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De Blasio Proposes Sweeping Reform Of The Civilian Complaint Review Board

deblasio.jpgNEW YORK – Candidate for Public Advocate Bill de Blasio today joined a diverse coalition of elected officials, criminal justice advocates, LGBT community leaders, and clergy and civic leaders to propose sweeping reforms to give the City’s Civilian Complaint Review Board (CCRB) greater power to prosecute cases and increased independence from the New York Police Department (NYPD). Last week, de Blasio initiated the first step in this reform process by introducing legislation in the Council to make the CCRB and other watchdog Citywide offices and agencies independently budgeted.

“We want and need a City where we have real community policing; this is in the best interest of all New Yorkers and the NYPD. Right now, the Civilian Complaint Review Board has become more of a lapdog than a watchdog.  I have great respect for our City’s police officers, the vast majority of who put their lives on the line and do their job correctly every day. But we must build real reforms within the CCRB to create a City where all New Yorkers are safe and heard,” said Bill de Blasio.

According to its own 2008 Status Report, the CCRB has a history of only substantiating a small number of the complaints it hears each year – approximately 161 cases or 7% in 2008, only 19 of which then went to an NYPD administrative trial. As the Center for Constitutional Rights reported this year, from 2005 to 2008, Black and Latino New Yorkers comprised 80% of stop and frisks, while they make up 25 percent and 28 percent of New York City’s total population, respectively.  From 2007 to 2008, the number of stop and frisks across the City rose by 13%.

De Blasio’s proposed reforms would augment the powers of the CCRB, while maintaining the NYPD Commissioner’s decision-making role in disciplining officers. Many of the proposed reforms could be implemented via administrative action or local law, which would be subject to a referendum in some cases, while others might require state legislation.
I. Grant the CCRB Prosecutorial Authority
The CCRB should be granted the authority to prosecute the cases it substantiates within the NYPD’s internal system. Currently, the CCRB must turn over its substantiated cases to the NYPD, which frequently chooses not to take any action on these cases.
II. Allow the CCRB to Initiate Complaints
The CCRB should be able to independently initiate an investigation without waiting for a civilian to make a complaint in incidents where there is an allegation of excessive force. This authority should be granted to the CCRB, together with clear guidelines regarding how and under what circumstances the CCRB can initiate such investigations. There is currently no independent civilian body with similar powers. In many cases, it is appropriate to have an independent civilian review of NYPD conduct—even in the absence of a complainant.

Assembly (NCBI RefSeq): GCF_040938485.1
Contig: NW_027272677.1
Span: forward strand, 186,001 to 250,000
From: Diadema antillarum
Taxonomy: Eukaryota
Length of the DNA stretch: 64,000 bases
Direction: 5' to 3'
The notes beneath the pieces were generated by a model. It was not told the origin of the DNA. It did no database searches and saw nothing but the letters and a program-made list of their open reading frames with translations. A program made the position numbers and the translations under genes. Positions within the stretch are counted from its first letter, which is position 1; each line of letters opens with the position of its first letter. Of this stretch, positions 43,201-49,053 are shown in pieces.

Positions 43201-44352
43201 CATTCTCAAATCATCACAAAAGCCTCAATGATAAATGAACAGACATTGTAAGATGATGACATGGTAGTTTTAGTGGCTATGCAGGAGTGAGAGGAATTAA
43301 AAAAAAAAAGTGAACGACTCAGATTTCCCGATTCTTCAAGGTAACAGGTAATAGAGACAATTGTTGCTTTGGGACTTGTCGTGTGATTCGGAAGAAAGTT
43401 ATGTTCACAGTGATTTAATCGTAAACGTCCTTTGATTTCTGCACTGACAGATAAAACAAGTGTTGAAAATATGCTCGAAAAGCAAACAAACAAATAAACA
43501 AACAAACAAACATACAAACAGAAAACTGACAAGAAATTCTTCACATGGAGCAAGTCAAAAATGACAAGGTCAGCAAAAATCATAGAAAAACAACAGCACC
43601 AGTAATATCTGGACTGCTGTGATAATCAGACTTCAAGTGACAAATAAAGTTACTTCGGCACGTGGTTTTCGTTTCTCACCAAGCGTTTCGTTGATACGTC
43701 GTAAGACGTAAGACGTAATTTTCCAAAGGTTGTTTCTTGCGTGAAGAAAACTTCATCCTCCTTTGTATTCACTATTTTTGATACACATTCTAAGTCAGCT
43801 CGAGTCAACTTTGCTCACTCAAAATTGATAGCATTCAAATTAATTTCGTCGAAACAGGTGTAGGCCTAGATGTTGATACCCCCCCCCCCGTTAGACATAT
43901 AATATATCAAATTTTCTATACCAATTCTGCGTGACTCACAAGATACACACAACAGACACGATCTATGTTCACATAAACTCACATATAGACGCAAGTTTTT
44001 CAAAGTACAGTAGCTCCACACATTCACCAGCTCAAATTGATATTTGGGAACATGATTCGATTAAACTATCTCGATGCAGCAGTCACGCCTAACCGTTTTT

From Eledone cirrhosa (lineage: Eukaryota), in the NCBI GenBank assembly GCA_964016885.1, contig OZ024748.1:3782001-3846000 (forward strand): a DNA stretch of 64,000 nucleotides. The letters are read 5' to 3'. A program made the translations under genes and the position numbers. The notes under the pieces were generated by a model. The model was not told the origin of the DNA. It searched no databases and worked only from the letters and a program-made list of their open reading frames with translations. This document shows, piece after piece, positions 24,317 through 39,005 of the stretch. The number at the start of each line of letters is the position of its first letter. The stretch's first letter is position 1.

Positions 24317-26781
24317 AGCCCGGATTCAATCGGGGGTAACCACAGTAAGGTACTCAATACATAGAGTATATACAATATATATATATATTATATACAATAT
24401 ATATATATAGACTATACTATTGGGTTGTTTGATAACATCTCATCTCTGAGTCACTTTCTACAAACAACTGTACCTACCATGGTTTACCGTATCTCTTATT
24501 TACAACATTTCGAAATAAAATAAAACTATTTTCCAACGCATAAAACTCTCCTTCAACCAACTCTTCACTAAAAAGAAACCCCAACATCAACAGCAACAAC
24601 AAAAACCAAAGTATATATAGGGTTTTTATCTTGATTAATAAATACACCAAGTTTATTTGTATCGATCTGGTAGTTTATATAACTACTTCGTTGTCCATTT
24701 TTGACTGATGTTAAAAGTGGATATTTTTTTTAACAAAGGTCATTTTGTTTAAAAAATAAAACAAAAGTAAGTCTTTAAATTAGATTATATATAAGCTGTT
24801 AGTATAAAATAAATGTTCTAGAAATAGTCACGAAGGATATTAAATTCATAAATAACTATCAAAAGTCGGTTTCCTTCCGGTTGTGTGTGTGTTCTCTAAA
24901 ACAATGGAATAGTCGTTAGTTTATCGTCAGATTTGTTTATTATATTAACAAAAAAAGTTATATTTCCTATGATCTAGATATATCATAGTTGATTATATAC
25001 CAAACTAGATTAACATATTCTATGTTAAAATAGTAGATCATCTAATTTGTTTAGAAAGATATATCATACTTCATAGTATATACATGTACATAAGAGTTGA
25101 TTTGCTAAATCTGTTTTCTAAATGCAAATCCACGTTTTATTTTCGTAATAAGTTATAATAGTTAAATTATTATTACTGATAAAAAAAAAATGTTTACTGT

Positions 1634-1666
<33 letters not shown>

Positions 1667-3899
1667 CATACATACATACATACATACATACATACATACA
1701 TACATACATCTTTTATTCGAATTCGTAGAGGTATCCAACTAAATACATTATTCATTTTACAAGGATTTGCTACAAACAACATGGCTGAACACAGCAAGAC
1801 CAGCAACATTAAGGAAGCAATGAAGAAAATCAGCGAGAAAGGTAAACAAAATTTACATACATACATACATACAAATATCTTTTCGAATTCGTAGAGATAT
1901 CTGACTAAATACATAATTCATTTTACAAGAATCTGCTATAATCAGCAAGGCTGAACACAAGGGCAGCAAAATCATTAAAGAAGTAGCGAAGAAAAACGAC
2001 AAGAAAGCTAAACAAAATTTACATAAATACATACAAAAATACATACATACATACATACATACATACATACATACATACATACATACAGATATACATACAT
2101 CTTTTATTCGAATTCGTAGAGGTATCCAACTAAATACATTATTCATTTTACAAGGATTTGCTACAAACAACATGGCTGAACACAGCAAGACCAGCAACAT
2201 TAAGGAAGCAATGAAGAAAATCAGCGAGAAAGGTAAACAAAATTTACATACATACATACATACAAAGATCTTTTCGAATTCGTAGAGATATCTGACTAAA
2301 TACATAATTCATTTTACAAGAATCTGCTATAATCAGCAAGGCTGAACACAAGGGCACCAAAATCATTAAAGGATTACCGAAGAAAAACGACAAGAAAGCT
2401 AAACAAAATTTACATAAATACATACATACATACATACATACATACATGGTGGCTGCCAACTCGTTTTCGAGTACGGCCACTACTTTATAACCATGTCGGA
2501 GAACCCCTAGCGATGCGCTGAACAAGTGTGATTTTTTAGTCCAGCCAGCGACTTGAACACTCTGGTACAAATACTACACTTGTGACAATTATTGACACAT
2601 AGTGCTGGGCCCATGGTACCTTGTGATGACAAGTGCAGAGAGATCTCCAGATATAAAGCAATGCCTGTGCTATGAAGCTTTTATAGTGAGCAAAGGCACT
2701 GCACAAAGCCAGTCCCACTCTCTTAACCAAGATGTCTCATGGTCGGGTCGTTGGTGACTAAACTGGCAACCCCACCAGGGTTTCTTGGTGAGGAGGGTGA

III. Ensure Adequate Funding
The annual budget for the CCRB should be a set as a fixed percentage of the NYPD’s annual budget, ensuring adequate funding for civilian review. Currently, the CCRB budget is set through the normal City budgeting process, which involves a proposed budget issued by the Mayor that is subsequently approved by the City Council. The CCRB should never be subject to politically charged budget negotiations.
IV. Increase CCRB Independence
We must increase the independence of the CCRB by considering a combination of structural reforms while maintaining the NYPD Commissioner’s decision-making role in disciplining officers: establishing a rigorous, independent screening panel process to review candidates for appointment to the Board; altering the board composition by removing all NYPD appointees and replacing them with Mayoral appointees; or creating a third independent civilian body to hear appeals in cases where the CCRB does not agree with the NYPD Commissioner’s disciplinary determination.
V. Improve Community Outreach
CCRB should be present and accessible in the outer boroughs so that residents can interact with the agency, learn about the process of making complaints, and become familiar with the investigative process. The CCRB’s Community Outreach Unit should better utilize citywide and local advertising outlets to educate City residents on their right to make a complaint—such advertisements should be placed so as to reach the broadest possible range of communities. Additionally, local CCRB intake offices should be established around the five boroughs, and interpreters provided where appropriate.
VI. Establish Minimum Qualifications for Investigators
CCRB investigators should be required to have minimum investigative experience as a condition of employment. There is currently no such requirement, resulting in an investigative staff that may not have the requisite experience to perform effective professional investigations.
VII. Maintain Confidentiality in Investigations
Some complainants cite a fear of retribution as reason for not making a complaint to the CCRB. Such fears keep the agency from performing its duties and undermine public confidence in the CCRB. The CCRB should use unique identifiers rather than names to better guard the confidentiality of complainants.
VIII. Standardize the Investigative Timeline
Investigations should be completed within six months, with extra time permitted in extenuating circumstances. Currently, investigations can take over 300 days to be completed—such lengths undermine public trust and confidence in the civilian review process.

(YWN Desk – NYC)

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